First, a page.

Walking Together for Racial Justice

Father Mark Odion, Regional Superior of the Missionary Society of St Paul focuses on 'Walking Together' for racial justice.

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On 5 February, the Catholic Church in England and Wales celebrates Racial Justice Sunday. It’s the day the Church focuses on the need to oppose racism and pursue racial justice with renewed vigour.

The theme for 2023 is “All are included in the mission of Christ and His Church. Let us walk together, pray together and work together”

This reflection, from Father Mark Odion, focuses on ‘Walking Together’ for racial justice.


As we mark Racial Justice Sunday, we come together to reflect on the theme “All are included in the mission of Christ and His Church: Let us walk together, pray together and work together.” Today, we focus our reflection on walking together. Let us read from the Holy Scripture, the Gospel of Luke 24: 13–15.

“That same day, two of them were going to a village called Emmaus, about seven miles from Jerusalem. They were talking with each other about everything that had happened. As they talked and discussed these things with each other, Jesus himself came up and walked along with them.”

The United Kingdom is a society that is richly blessed with multi-ethnic, multi-racial, multicultural, and multi-religious communities. It is very much imperative that all these communities come together to walk together because there is strength in togetherness. There is an African proverb that says, “if you want to walk fast, walk alone; but if you want to walk far, walk together.” In a space, like the United Kingdom, where we have diverse races, diverse cultures, and diverse religions, it pays more if every race and every ethnic group come together for the common good of the communities. It brings the collegiality of a team spirit.

When we walk together, we all feel the joy of building a peaceful community. The impact of the journey will not be felt. From our scriptural reading, the two disciples journeyed for seven miles without feeling the impact of the journey, despite their disappointment. This is because as they talk on the journey, they listened to each other. Walking together is nourished through active listening as seen in the case of the Emmaus travellers. However, active listening is one of the most difficult things to do in our contemporary society. But we cannot walk together if we are not able to listen attentively to and understand one another. As we walk together to build a just and peaceful community, let us cultivate the conscious disposition to listen actively to one another’s experiences and needs.

Different people see the world through different lenses. No one has a monopoly of knowledge, so walking together enables us to bring our gifts together to build our communities. In walking together, we learn different ways of doing the same thing or different ways of doing new things. When we walk together, we can share ideas and learn different ways of doing the same thing and different ways of doing new things. In the end, we are learning from the Hindu man or woman from India, the Luo man or woman from Kenya or Shona man or woman from Zimbabwe, the Arabs from the Middle East, the Chinese from the far East, or the Ibos from Nigeria. We are learning from each other. In walking together, we may discover that there are gifts or talents in other cultures that we may not necessarily have picked up, because of our cultural background, either because those gifts or talents do not exist in our culture in that shape or form, or it may be that they do not even exist at all in our cultures. But in walking together, we pick up those gifts or talents from other cultures. In all of this, they make us a better person. We do not lose our identity, rather they make it even stronger and better. Much more, when the community moves together everybody is a part of the community, they partake in the fraternity and benefit from the interdependence.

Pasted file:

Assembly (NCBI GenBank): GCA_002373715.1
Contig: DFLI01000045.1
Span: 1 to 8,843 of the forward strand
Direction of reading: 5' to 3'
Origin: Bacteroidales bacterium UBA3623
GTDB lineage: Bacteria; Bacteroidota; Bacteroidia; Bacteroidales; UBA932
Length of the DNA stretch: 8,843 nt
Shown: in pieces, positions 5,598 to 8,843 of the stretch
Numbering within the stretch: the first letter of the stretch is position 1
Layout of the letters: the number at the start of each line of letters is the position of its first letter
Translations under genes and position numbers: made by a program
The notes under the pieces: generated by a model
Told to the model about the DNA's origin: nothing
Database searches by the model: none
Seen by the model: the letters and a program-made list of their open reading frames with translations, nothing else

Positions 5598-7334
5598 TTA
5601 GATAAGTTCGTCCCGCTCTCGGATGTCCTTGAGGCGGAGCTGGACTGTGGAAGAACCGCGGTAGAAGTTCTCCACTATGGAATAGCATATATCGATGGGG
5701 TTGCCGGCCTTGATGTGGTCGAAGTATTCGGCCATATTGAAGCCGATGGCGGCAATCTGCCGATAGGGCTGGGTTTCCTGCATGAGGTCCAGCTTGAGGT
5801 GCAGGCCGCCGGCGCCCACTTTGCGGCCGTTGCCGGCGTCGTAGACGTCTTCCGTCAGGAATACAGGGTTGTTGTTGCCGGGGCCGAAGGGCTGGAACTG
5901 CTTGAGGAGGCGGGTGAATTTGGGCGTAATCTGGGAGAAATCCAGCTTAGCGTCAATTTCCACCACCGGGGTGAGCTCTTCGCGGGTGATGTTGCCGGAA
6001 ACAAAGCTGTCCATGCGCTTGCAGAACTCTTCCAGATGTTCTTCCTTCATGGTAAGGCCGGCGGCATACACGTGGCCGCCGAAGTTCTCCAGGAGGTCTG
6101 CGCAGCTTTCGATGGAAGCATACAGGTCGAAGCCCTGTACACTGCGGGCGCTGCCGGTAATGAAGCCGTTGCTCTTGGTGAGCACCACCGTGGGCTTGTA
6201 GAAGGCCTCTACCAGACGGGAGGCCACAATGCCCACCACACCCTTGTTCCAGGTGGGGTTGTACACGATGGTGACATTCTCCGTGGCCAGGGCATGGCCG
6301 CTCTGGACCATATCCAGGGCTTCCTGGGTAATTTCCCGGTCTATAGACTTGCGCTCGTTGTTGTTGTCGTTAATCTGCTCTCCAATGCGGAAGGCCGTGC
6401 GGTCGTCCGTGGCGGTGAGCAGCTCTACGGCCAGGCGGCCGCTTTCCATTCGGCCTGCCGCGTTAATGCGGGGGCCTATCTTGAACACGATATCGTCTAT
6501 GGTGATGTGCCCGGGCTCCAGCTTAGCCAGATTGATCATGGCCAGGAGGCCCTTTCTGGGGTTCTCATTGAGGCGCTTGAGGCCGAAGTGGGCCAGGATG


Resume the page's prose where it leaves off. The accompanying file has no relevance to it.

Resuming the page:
Another African proverb says, “it is easy to break a broomstick when removed from the bunch, but difficult to break them when together in a bunch.” When we remove one broomstick from the bunch, it loses its strength, and it breaks. But when all the broomsticks are together, they form one bunch, become firm, strengthen each other, and do not break. So it is by walking together; the community gets strengthened. It lives in harmony. It does not break.

When people own a narrative, they do more, they strive more, they tend to achieve more, they tend to progress more, and even as individuals we tend to turn out better. Not that we are not good at the stage we are, but there is something better we can learn from others when we all walk together because “togetherness is strength”. This learning helps to build a community where the individual is affirmed by others. In the process, as an individual, one discovers that there are good and beautiful things in other ethnic, racial, cultural, and religious groups or communities. In walking together, as I said earlier on, we are not losing our identity, rather, we are making it even stronger thereby confirming the African “Ubuntu” theory that says, “I am because you are, we are because I am.” Therefore, let us always walk together.